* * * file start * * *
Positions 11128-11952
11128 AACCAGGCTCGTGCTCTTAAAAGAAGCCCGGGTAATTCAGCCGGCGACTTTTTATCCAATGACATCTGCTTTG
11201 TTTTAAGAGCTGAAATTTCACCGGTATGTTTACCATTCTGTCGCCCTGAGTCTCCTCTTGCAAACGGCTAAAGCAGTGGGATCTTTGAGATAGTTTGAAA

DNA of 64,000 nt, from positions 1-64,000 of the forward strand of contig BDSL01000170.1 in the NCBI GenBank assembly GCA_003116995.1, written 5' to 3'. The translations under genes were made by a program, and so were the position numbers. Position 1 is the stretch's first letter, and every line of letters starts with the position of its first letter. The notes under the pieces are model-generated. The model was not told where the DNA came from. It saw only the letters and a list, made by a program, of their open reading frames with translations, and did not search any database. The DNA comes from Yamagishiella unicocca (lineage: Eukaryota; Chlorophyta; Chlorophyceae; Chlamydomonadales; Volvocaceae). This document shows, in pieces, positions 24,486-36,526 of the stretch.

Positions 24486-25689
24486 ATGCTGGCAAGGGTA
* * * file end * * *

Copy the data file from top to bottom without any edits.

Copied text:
Positions 11128-11952
11128 AACCAGGCTCGTGCTCTTAAAAGAAGCCCGGGTAATTCAGCCGGCGACTTTTTATCCAATGACATCTGCTTTG
11201 TTTTAAGAGCTGAAATTTCACCGGTATGTTTACCATTCTGTCGCCCTGAGTCTCCTCTTGCAAACGGCTAAAGCAGTGGGATCTTTGAGATAGTTTGAAA

DNA of 64,000 nt, from positions 1-64,000 of the forward strand of contig BDSL01000170.1 in the NCBI GenBank assembly GCA_003116995.1, written 5' to 3'. The translations under genes were made by a program, and so were the position numbers. Position 1 is the stretch's first letter, and every line of letters starts with the position of its first letter. The notes under the pieces are model-generated. The model was not told where the DNA came from. It saw only the letters and a list, made by a program, of their open reading frames with translations, and did not search any database. The DNA comes from Yamagishiella unicocca (lineage: Eukaryota; Chlorophyta; Chlorophyceae; Chlamydomonadales; Volvocaceae). This document shows, in pieces, positions 24,486-36,526 of the stretch.

Positions 24486-25689
24486 ATGCTGGCAAGGGTA